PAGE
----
Parkview Health Logo

Severe asthma? Biologics could be the solution

Last Modified: July 15, 2022

Family Medicine, Diseases & Disorders


This post was written by Heather Willison, MSN, FNP-C, PPG – Allergy, Asthma and Immunology.

I ventured into the field of allergy and asthma care back in 1999, and let me tell you, it is a whole new world out there!

The evolution of the inhaler

The metered dose inhaler (MDI) was invented in the 1950s and was the first device to effectively deliver medicine to the lungs. Since that time, asthma treatment has evolved from the original MDI to breath-actuated MDIs, diskus and ellipta inhalers, and spacer devices, just to name a few. Inhalers even include handy dosage counters now.

Potentially containing up to three different medications, inhalers have also changed in appearance and functionality. There is one inhaler on the market that has a QR code on the top of it that when scanned will sync the inhaler to an app via Bluetooth technology. This app helps to track dosing, gives feedback on inhalation techniques, and even sends reminders to use the inhaler. What will they think of next?


A 2019 analysis in the American Journal of Respiratory and Critical Care Medicine found that from 1999 to 2015, asthma mortality fell by 43%, proof that asthma care has improved drastically. Partially responsible for this improvement is the fairly recent addition of biologics to treat severe asthma. 

How biologics work

Asthma is a disease of airway inflammation, and this inflammation can make it difficult to breathe.  Biologics work to disrupt the pathways to this inflammation by altering the activity of cells or genes.  

The first biologic for the treatment of moderate to severe persistent asthma was approved for use in 2003, and it worked by reducing blood levels of immunoglobulin E, or IgE. IgE is an antibody produced by the immune system that contributes to airway inflammation.

The next generation of biologics helped to reduce the number of eosinophils, another driver for airway inflammation in asthmatics. The most recent biologics target thymic stromal lymphopoietin (TSLP) and interleukin 33, two immune system proteins that are found further upstream in the inflammatory process.

How biologics are administered

Biologics are given as an injection into the fatty tissue (subcutaneous) and can often be self-administered at home. Doses are administered every 2-4 weeks typically, with one product being administered every 8 weeks. The dosing intervals and ability to self-administer make biologics a convenient option for many.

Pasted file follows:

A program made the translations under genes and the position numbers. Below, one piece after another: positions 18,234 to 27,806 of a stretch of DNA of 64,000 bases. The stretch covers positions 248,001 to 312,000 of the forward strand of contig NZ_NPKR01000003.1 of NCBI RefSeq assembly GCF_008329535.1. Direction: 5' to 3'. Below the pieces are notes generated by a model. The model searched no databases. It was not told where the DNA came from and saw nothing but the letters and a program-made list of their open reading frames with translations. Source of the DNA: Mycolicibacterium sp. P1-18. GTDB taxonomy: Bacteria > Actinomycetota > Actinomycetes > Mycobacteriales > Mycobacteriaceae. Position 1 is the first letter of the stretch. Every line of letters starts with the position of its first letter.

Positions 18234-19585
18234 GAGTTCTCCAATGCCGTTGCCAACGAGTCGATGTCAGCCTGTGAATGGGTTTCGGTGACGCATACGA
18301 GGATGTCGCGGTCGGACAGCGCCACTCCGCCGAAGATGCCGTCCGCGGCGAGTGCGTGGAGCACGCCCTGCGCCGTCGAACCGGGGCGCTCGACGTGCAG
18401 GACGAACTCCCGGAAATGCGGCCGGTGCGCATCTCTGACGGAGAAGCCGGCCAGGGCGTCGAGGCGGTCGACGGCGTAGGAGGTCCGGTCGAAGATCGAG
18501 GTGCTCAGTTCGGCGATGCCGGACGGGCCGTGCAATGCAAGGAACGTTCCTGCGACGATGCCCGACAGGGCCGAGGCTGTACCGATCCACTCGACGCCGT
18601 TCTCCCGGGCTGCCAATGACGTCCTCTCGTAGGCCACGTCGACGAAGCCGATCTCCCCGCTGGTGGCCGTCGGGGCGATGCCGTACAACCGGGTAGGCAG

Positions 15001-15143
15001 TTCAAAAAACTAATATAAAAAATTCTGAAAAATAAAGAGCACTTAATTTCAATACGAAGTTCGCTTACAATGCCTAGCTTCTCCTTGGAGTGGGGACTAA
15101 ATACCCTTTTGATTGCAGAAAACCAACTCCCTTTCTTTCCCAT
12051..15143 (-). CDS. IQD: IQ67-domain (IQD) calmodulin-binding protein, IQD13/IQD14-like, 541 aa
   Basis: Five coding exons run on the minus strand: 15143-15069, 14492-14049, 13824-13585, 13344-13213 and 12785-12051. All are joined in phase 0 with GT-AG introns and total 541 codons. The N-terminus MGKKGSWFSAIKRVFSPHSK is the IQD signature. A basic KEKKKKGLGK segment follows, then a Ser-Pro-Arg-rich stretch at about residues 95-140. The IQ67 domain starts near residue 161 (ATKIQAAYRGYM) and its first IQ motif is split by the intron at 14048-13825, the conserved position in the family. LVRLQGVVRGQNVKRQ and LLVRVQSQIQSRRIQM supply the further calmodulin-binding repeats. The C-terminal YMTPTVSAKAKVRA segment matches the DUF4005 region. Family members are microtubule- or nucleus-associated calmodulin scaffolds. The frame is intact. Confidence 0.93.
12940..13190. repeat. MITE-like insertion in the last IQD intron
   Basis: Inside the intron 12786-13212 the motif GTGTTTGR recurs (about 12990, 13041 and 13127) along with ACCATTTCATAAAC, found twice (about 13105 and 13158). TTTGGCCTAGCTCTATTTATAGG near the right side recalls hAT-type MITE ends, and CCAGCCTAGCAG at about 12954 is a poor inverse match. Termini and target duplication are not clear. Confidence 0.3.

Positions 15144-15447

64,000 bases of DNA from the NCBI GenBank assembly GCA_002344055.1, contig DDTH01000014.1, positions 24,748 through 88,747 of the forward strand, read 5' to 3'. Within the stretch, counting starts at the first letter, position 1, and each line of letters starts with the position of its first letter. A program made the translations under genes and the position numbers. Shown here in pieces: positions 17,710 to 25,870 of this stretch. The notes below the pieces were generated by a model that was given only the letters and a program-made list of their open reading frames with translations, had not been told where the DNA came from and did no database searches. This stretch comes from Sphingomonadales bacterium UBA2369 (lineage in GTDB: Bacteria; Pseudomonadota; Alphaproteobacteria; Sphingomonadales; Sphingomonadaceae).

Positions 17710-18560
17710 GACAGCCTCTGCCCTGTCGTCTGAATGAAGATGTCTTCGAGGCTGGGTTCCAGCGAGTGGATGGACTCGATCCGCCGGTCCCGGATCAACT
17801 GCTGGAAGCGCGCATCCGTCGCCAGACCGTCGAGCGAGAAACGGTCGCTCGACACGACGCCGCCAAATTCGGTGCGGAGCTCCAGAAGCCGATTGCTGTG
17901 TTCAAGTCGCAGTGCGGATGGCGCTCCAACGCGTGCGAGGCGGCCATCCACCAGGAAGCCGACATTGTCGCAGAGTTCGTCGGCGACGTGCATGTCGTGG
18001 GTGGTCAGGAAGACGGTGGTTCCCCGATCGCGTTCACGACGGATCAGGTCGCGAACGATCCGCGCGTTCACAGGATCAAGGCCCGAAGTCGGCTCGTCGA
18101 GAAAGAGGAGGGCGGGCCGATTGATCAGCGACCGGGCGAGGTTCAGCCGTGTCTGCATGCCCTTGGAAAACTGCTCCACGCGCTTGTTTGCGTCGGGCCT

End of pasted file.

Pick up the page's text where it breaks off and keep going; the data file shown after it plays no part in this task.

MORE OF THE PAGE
Who is a good candidate for biologic therapy?

Biologics are a good option for severe persistent asthmatics, or people who experience difficulty breathing (coughing, shortness of breath, wheezing, chest tightness) frequently, with these symptoms interfering in daytime activities, as well as sleep. If asthma symptoms persist despite traditional asthma treatments being used optimally, then a biologic would be the next step. 

Adherence to the treatment plan is key to a good outcome with any chronic disease state. Many asthma specialists would likely say that biologics may not have a place in asthma care if more patients with severe asthma stuck to their treatment plans. Unfortunately, it can be difficult to remember to use a daily or twice daily medication, especially if you feel good much of the time. 

Are biologics affordable?

The newest and latest in drug therapies come with a higher price tag, but the companies that make and promote these drugs do offer copay assistance. These copay assistance programs often result in asthma biologics being nearly free for most commercially insured patients. The bottom line is that insurance companies cover biologics because these patients no longer frequent the emergency rooms or urgent care clinics, and they are not missing school or work. It is a solution where everyone benefits.


If you feel that you might benefit from a biologic therapy for asthma, please discuss your symptoms and current plan of care with your primary care provider or asthma specialist. If you don't have an asthma specialist, you can ask for a referral to PPG – Allergy, Asthma and Immunology. We would love to participate in your care and help stop asthma from interfering with your life.


Related Blog Posts

View all posts